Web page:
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Republican File-Sharing Porno

By Annalee Newitz

ALL THESE people I know who would normally go to Burning Man decided to go to the Republican National Convention instead. Well, almost all of them. So I kept getting these demented updates from the RNC via various wireless devices—"Here's live footage of police brutality streaming from my Zaurus!" Then, four minutes later, I'd get an urgent email from somebody on this list of Burners where I lurk. "Shit!" the email would typically begin. "We need a propane tank RIGHT NOW! And a big trailer!"

Sometimes, I fantasized that the Burning Man missives were actually coming from the RNC. And then I imagined that they weren't being authored by my smarty-pants radical friends who want to do constructive things like blog about the demise of liberalism or the danger of E-voting. Instead, I pictured that all these disenfranchised file sharers who just got arrested in the FBI's massive peer-to-peer sting operation—known absurdly as "Operation Digital Gridlock"—had taken up torches and were storming the RNC demanding justice.

I mean, for fuck's sake, these people are being threatened with jail time for sharing movies online! They weren't beating and cornholing Iraqi prisoners. They weren't running people over while driving in a drunken stupor and then zooming off into the night. Instead, they're facing up to five years in jail for giving away a few copies of Finding Nemo on a P2P network. Is that what our country has come to?

Yup. Under U.S. Attorney General John Ashcroft, the feds have been busy keeping us safe from digital copyright infringement by conducting a massive, nationwide surveillance operation on members of a P2P community called the Underground Network (a suspiciously fake-sounding name if I ever heard one). Last week, the supercybersnooping came to a head with a series of arrests and the seizure of dangerous items like networked computers and pirated games and other sorts of things that ordinary geeks have lying around in their living rooms.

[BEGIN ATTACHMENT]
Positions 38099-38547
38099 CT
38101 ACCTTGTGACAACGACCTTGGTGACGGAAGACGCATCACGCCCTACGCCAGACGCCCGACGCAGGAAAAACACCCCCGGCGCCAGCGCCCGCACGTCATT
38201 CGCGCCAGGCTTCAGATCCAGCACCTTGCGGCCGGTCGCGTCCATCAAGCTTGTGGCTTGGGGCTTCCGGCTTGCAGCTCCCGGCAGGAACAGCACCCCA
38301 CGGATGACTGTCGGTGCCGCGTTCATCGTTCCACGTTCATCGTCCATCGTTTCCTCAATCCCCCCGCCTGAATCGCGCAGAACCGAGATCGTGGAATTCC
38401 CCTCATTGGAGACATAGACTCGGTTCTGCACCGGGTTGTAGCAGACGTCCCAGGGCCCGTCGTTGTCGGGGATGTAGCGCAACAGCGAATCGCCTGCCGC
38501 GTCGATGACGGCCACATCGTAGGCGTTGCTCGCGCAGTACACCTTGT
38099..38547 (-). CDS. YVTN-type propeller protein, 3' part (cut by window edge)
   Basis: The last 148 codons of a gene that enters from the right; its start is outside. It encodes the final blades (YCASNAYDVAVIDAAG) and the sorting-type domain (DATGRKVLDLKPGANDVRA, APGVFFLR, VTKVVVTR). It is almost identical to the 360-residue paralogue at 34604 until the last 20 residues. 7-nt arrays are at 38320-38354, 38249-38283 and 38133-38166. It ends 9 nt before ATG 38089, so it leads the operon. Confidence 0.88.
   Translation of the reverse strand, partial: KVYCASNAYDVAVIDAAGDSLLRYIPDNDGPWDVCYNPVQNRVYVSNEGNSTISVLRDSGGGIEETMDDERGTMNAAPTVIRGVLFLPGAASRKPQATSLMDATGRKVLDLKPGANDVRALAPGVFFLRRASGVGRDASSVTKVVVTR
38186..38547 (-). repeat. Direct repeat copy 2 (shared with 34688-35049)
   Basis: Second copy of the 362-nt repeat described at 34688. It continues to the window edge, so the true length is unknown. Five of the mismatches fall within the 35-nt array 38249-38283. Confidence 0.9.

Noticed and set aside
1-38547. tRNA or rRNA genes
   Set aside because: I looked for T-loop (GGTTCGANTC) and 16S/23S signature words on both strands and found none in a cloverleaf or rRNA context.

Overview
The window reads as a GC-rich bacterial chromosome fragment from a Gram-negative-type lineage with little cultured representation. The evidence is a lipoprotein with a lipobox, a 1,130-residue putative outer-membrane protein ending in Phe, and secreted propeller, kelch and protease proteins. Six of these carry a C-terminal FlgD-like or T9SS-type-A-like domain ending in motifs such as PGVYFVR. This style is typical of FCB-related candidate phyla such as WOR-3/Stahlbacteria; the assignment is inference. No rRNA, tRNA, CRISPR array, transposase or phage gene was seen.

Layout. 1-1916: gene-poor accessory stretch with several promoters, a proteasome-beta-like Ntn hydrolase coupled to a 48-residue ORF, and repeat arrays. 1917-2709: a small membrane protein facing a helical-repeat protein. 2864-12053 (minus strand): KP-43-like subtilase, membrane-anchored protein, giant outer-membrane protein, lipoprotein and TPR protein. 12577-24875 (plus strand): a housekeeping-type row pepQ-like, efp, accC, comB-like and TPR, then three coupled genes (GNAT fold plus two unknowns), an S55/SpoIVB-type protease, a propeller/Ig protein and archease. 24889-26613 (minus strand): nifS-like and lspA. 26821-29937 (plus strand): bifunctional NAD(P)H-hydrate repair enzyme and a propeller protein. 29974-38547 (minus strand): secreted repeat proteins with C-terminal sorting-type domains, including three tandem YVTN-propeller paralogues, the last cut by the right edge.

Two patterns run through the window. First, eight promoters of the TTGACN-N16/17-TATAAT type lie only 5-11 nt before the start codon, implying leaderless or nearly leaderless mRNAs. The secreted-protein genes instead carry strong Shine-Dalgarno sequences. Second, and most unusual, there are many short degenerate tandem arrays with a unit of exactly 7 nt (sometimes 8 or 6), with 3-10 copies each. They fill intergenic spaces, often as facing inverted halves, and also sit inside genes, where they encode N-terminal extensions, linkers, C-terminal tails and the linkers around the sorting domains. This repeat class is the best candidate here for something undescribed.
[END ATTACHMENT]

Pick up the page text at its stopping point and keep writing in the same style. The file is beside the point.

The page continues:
Ashcroft and Co. also announced that they're starting another large-scale cybercriminal investigation into spammers, focusing especially on phishers, people who send out spam that lures victims into giving them personal information. Phishers are the ones who send spams that say, "Your account has been canceled. Please sign up again." A link in the email will lead you to a website made to look like your bank or whatever, with a spot to enter your financial data. People are routinely swindled out of thousands of dollars by falling for the old "gimme all your personal data" trick.

Maybe I just have my priorities all mixed up, but doesn't the anti-phishing investigation seem more important and more, well, criminally oriented than "Operation Digital Gridlock"? I mean, scamming money out of eBay users may be entertaining, but I'm 100 percent behind the idea of sending jerkoffs who do it to jail. But Ashcroft couldn't let the spam thing be his one sterling moment as an attorney general who is targeting actual crimes, rather than ideologies. Apparently, "Operation Spamtastic" or whatever stupid name they've given it is also going to target "pornography." Um, hello?

Pornography isn't illegal. Nor is it spam (although of course there is porn spam, but that's not what Ashcroft says they're targeting). So basically this is yet another way that the government is trying to convince us that pornography is illegal. Somehow I don't have a feeling that the heavies involved in "Operation Digital Buttmuffin" are going to arrest all the zillions of people who are infringing the copyrights of pornographers by putting Jenna Jameson's latest DVD on BitTorrent.

In this time of national turmoil and post-RNC barfiness, I think it's important to remember what really makes us happy. Turns out, according to an academic study conducted in Australia, that it's pornography. This government-funded project authored by three professors is called "Understanding Pornography in Australia" and reveals that most people find that porn makes them feel better about themselves and more attentive to their partners' needs. One author of the study, Dr. Alan McKee from Queensland University of Technology and Creative Industries, said that only 6.9 percent of people surveyed felt that pornography had had a negative impact on their lives. The majority, 58 percent, said it had a "positive effect on their attitudes towards sexuality."

Well, there you have it. To quote Ricky from my favorite TV show, Trailer Park Boys, "Defense rests. Everybody can go fuck off."

Annalee Newitz ([email protected]) is a surly media nerd who hopes that the people who film orgies at the RNC will put them on P2P networks so we can all share.

Send a letter to the editor about this story to letters@metronews.com.

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From the September 1-7, 2004 issue of Metro, Silicon Valley's Weekly Newspaper.

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